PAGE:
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PostPosted: December 14th, 2018, 7:19 pm 
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Joined: October 31st, 2011, 6:05 pm
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Hey Everybody,

I am looking for a resource that might show traditoinal portage/ paddling routes in the Quebec/ Labrador region. I keep reading reports of traditional routes moving people from the St. Lawerance up into the Churchill System of Labrador and beyond but cannot really find any specific information about them.

Certainly somebody has compiled this information? Further, how would one find the maps created by A.P. Low, William Cabot, J.B. Tyrrell in their travels? I would have assumed with the number of history buffs out there this information would be more readily available now.


Any help would be greatly appreciated.

Kindly,
Dave Greene

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PostPosted: December 14th, 2018, 7:38 pm 
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Joined: June 20th, 2001, 7:00 pm
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Location: Toronto, Ontario Canada
You may be able to find the maps at the University of Toronto Library.

I paddled with a guy in 2014 in that area (Natashquan starting from the QNSL rail line), he was in the process of covering much of the original Montagnais routes.

I'll try to contact him and give him a link to this thread. He lives near St John's NL.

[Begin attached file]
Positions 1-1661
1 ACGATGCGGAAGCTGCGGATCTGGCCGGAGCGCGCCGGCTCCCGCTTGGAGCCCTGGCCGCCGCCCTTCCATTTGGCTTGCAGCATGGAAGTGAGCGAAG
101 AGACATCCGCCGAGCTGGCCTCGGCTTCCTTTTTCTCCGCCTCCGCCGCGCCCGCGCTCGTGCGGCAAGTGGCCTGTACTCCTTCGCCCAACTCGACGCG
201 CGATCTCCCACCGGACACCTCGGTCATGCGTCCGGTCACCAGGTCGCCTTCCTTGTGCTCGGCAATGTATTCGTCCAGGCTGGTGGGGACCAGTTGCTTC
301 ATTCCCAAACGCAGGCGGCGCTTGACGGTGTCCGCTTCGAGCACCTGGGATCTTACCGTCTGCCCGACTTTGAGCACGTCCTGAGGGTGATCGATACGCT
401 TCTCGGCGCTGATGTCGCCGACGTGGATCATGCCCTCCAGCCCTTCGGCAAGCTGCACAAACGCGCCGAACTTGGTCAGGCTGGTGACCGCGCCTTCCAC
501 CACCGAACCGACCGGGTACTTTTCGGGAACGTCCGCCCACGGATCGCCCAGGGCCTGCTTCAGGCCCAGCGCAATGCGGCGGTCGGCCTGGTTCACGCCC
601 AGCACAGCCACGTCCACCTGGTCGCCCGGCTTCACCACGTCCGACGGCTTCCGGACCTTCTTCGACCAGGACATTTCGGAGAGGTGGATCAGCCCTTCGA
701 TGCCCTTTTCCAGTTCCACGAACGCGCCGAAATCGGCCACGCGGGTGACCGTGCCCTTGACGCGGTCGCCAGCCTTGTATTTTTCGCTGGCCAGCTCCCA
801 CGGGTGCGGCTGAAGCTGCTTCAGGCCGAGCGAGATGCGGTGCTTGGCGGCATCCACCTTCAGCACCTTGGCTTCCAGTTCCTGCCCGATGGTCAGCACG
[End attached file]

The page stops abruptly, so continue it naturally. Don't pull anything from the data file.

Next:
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PostPosted: December 17th, 2018, 10:08 am 
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Joined: November 14th, 2008, 11:05 pm
Posts: 14
https://geoscan.nrcan.gc.ca/geoscan-index.html

The geoscan index maintained by Natural Resources Canada contains a wealth of historical information about available maps and technical reports (Geological Survey of Canada) produced when the areas you are interested in were originally explored in the late 1800 and early 1900s. Before the internet, many of these publications were distributed to major university libraries across North America, and now much of this information is available for download through the geoscan index – in case you don't have ready access to a large university library where copies might be available.

I was part of a group that explored the Eastmain River area years ago. We found that A. P. Low's reports and maps contained amazingly accurate and detailed canoe route information, since before the advent of travel by air, travel by canoe was the only way people could traverse the North.

I would suggest using the advanced search feature at the link above. You can narrow down the search by several different criteria to get the most useful results. Anything produced after 1950 probably won't offer much information in terms of canoe routes, but maps and reports produced before that time might provide a motherlode of information. Good luck!


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